Shift Equivariance in Object Detection

08/13/2020 ∙ by Marco Manfredi, et al. ∙ 4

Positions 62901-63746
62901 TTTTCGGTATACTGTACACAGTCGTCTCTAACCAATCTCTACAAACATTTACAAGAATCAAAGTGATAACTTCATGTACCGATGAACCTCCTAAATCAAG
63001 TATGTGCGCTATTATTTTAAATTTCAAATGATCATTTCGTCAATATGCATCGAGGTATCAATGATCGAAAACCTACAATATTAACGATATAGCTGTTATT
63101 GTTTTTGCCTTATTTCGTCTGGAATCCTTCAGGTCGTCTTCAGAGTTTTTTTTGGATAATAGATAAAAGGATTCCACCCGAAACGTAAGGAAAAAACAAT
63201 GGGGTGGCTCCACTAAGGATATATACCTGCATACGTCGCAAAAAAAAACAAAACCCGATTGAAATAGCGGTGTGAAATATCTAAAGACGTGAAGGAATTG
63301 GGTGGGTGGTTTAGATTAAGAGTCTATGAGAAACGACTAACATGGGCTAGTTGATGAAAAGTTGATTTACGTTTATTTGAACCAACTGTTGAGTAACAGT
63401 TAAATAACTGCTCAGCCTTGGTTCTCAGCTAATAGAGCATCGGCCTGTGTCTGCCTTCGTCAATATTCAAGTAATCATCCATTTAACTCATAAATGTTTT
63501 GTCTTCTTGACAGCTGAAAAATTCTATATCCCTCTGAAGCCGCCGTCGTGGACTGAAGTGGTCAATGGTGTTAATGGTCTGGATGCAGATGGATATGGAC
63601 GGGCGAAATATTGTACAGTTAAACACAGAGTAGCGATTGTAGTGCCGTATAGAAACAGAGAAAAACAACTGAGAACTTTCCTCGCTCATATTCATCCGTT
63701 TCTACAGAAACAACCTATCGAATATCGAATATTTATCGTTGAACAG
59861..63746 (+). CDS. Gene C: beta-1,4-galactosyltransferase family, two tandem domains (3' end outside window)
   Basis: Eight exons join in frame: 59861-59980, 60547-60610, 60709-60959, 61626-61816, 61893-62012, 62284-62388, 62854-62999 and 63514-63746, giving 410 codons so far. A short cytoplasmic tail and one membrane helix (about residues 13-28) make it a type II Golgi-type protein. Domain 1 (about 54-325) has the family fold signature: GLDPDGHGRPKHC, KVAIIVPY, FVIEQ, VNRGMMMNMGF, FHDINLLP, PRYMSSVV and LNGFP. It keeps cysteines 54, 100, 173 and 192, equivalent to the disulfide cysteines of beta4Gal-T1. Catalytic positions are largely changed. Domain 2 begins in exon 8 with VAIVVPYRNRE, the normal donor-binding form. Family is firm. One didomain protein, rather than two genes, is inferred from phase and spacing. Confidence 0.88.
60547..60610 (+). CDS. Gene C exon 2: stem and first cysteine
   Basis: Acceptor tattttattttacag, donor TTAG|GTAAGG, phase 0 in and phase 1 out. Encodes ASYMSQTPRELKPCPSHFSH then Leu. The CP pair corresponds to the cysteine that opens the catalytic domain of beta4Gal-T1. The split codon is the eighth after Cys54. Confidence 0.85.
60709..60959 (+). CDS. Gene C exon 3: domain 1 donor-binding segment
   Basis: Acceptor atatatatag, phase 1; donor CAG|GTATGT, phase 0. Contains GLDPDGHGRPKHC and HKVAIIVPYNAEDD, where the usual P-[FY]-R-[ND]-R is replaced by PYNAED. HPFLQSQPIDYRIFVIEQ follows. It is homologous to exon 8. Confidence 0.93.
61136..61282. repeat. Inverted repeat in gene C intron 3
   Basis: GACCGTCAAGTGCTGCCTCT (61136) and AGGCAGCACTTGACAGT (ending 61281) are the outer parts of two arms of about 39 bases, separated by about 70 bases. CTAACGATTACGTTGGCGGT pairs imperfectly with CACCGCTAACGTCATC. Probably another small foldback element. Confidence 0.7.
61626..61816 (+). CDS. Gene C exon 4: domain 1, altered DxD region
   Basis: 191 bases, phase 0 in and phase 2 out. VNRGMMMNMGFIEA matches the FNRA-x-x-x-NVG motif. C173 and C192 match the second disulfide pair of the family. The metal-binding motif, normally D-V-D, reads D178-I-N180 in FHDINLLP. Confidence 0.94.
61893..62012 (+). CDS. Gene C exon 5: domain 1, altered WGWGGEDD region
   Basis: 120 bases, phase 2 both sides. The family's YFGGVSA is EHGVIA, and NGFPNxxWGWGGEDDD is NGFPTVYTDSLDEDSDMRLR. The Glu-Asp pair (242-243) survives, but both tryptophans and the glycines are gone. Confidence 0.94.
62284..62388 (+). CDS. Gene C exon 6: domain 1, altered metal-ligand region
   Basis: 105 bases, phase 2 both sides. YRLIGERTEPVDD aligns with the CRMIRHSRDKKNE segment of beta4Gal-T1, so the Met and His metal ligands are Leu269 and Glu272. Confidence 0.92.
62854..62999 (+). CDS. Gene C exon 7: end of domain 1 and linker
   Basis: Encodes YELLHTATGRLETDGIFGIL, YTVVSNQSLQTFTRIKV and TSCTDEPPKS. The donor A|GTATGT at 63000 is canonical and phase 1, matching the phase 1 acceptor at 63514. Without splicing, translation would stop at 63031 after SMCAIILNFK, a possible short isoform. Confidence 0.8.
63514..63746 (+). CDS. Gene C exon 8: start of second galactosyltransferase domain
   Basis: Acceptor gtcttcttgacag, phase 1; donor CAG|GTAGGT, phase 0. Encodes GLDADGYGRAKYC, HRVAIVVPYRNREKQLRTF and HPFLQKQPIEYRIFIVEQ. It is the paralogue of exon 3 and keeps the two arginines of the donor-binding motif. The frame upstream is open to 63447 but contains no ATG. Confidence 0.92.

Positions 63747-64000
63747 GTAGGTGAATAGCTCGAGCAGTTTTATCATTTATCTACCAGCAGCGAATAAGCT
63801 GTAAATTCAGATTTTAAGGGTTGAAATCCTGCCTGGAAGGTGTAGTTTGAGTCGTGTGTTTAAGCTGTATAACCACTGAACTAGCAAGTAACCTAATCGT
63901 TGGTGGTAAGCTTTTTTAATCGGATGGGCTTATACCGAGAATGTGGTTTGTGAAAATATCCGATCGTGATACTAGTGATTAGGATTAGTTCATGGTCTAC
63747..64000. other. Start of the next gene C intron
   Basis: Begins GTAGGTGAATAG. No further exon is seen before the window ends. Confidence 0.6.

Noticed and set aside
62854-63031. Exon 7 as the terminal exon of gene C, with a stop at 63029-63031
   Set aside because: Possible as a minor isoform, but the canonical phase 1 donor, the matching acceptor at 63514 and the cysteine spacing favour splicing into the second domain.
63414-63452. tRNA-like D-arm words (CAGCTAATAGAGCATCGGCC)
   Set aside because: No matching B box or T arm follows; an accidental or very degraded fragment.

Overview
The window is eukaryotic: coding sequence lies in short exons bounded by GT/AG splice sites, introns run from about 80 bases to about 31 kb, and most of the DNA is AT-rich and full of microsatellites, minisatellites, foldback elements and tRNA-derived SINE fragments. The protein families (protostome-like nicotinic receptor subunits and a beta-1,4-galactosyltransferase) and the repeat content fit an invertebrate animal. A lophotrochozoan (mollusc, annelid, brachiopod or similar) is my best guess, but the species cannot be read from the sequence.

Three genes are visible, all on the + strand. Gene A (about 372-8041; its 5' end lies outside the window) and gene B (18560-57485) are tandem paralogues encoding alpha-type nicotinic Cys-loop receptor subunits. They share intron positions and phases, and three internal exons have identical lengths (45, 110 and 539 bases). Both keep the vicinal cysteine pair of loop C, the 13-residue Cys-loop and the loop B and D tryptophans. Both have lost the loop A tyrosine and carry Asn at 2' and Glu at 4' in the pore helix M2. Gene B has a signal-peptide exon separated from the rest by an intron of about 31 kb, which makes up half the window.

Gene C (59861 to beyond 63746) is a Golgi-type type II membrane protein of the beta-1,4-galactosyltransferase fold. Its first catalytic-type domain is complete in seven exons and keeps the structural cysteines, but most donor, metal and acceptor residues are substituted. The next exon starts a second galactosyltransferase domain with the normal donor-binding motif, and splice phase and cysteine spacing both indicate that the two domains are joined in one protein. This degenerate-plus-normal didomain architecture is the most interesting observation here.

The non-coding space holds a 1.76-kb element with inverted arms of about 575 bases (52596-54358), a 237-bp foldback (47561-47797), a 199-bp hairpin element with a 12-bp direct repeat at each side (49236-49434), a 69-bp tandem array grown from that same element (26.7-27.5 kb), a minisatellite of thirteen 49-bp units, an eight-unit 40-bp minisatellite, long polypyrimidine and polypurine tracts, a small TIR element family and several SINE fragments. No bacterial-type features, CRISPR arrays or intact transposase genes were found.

Robustness to small image translations is a highly desirable property for object detectors. However, recent works have shown that CNN-based classifiers are not shift invariant. It is unclear to what extent this could impact object detection, mainly because of the architectural differences between the two and the dimensionality of the prediction space of modern detectors. To assess shift equivariance of object detection models end-to-end, in this paper we propose an evaluation metric, built upon a greedy search of the lower and upper bounds of the mean average precision on a shifted image set. Our new metric shows that modern object detection architectures, no matter if one-stage or two-stage, anchor-based or anchor-free, are sensitive to even one pixel shift to the input images. Furthermore, we investigate several possible solutions to this problem, both taken from the literature and newly proposed, quantifying the effectiveness of each one with the suggested metric. Our results indicate that none of these methods can provide full shift equivariance. Measuring and analyzing the extent of shift variance of different models and the contributions of possible factors, is a first step towards being able to devise methods that mitigate or even leverage such variabilities.

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